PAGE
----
Florida airport reopens after 5 shot dead

MIAMI: Florida’s Fort Lauderdale International Airport was open again on Saturday after a shooting rampage by an Iraq war veteran that killed five people, wounded eight, and sent thousands scrambling for safety.
Police identified the suspect as 26-year-old Esteban Santiago, who was in custody and being questioned by the FBI over the shooting that shut down the airport, a major gateway to the Caribbean and Latin America.
Santiago, who earlier complained that the CIA was forcing him to watch IS militant videos, allegedly opened fire randomly with a semi-automatic handgun on Friday shortly before 1:00 pm (1800 GMT) in the baggage claim area of Terminal 2.
The Fort Lauderdale airport announced at 5:00 am (1000 GMT) on Saturday via Twitter that they were again open for business, but urged passengers to check with their airlines.
Witness John Schlicher told Fox News that he was picking up his first bag as he “heard the first shot. As I did, the person right next to me fell to the ground… It was very surreal.”
The shooter “was holding a handgun. He was firing into the crowd. Everyone was standing there waiting for the luggage,” he said.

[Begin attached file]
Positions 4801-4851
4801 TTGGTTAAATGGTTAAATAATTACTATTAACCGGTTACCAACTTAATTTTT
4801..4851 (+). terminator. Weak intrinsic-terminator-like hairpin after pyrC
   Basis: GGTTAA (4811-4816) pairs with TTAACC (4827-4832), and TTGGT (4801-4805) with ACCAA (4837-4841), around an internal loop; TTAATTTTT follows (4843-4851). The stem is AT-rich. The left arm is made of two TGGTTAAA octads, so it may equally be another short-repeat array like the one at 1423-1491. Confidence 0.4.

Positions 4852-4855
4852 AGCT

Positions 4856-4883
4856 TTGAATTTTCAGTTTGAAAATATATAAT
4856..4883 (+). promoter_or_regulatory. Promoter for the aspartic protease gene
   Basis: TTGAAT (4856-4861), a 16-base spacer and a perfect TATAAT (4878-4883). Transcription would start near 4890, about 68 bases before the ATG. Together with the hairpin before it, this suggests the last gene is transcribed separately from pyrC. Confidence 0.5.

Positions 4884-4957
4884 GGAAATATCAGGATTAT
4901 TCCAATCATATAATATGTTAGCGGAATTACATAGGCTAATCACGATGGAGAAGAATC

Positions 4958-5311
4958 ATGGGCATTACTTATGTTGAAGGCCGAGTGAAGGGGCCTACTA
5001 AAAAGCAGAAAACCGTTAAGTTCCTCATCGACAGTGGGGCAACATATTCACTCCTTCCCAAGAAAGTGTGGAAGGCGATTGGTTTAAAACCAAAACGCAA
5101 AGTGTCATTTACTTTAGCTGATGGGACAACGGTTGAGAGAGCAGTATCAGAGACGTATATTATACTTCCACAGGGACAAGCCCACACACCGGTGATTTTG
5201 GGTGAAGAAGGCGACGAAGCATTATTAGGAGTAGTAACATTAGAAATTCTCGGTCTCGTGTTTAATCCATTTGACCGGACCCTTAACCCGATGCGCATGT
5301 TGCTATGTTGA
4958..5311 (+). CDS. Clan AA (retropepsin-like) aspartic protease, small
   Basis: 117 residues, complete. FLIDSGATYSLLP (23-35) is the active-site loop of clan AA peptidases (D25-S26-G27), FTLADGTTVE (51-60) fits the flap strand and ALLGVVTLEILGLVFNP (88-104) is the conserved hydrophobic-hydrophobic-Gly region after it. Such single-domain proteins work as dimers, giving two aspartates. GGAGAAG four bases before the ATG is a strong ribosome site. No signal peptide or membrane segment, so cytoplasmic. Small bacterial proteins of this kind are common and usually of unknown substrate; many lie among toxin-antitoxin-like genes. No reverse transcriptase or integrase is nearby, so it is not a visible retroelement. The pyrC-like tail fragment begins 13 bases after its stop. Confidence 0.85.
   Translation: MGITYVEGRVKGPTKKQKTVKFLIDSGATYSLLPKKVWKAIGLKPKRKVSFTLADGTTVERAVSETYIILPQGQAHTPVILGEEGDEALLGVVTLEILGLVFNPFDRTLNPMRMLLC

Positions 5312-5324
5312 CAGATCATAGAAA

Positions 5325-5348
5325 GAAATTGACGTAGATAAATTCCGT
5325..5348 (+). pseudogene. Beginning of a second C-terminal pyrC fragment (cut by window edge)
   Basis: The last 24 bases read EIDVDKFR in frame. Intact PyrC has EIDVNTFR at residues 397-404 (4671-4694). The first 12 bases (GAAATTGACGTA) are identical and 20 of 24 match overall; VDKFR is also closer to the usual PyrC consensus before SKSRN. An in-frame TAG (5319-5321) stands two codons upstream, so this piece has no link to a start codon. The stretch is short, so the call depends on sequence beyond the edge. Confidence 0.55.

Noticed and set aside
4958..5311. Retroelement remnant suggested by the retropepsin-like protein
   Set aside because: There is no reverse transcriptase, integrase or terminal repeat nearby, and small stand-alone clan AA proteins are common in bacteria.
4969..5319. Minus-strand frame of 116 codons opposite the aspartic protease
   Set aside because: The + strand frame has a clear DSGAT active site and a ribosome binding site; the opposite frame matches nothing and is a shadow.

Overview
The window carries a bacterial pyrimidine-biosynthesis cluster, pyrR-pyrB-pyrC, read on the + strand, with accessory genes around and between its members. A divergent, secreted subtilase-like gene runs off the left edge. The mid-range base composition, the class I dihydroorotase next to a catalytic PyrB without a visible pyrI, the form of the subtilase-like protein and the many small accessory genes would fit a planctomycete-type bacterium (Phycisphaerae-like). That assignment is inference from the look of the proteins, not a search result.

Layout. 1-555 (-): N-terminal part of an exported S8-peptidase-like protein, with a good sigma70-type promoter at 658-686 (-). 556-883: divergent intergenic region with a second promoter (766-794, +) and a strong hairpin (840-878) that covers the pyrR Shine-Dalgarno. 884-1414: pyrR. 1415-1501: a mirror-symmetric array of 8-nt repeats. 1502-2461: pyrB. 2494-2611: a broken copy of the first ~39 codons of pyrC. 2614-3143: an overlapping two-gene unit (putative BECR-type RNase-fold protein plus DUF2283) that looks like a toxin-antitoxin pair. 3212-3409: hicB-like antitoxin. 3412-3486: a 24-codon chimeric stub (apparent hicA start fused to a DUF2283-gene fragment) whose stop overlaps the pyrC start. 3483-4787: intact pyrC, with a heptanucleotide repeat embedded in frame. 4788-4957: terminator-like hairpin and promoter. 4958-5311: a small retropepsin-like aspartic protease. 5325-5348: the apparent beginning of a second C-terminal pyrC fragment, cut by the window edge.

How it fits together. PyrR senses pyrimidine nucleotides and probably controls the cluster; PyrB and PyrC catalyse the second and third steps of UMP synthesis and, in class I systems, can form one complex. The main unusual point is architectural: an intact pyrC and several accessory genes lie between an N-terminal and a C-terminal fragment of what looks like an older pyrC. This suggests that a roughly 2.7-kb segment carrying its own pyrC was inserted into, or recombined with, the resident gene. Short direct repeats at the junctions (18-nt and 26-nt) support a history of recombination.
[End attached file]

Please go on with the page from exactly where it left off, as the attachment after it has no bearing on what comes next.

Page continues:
Santiago had travelled from Alaska to Fort Lauderdale, with a stopover in Minneapolis, Minnesota, the special agent in charge of Miami’s FBI field office, George Piro, told reporters late on Friday.
“We’re looking at several investigative leads not only in Alaska but other states that we have determined that he’s either travelled to or has connections there,” Piro said.
The suspect had a gun inside his checked luggage, after declaring the weapon with airport authorities, and then used it in the shooting rampage, law enforcement sources told US media.
Santiago was detained without law enforcement firing any shots, Broward County Sheriff Scott Israel told reporters.
Piro said authorities were “looking at every angle, including the terrorism angle,” but that it would take time to determine the nature of the attack.
In November, Santiago had walked into the FBI’s Anchorage office exhibiting “erratic behaviour” that led agents to contact local police, who took him to a medical facility for a mental health evaluation, Piro said.
Santiago claimed he was being forced to fight for the IS group and that the CIA was controlling his mind to make him watch IS videos, several US outlets reported, citing unnamed law enforcement officials.
Santiago, who was born in New Jersey and raised in Puerto Rico, is a former member of the Puerto Rico and Alaska National Guard. He served in Iraq from April 2010 to February 2011, and ended his service in August.
Santiago only reached the rank of private first class and was given a general discharge for unsatisfactory performance, ABC News reported.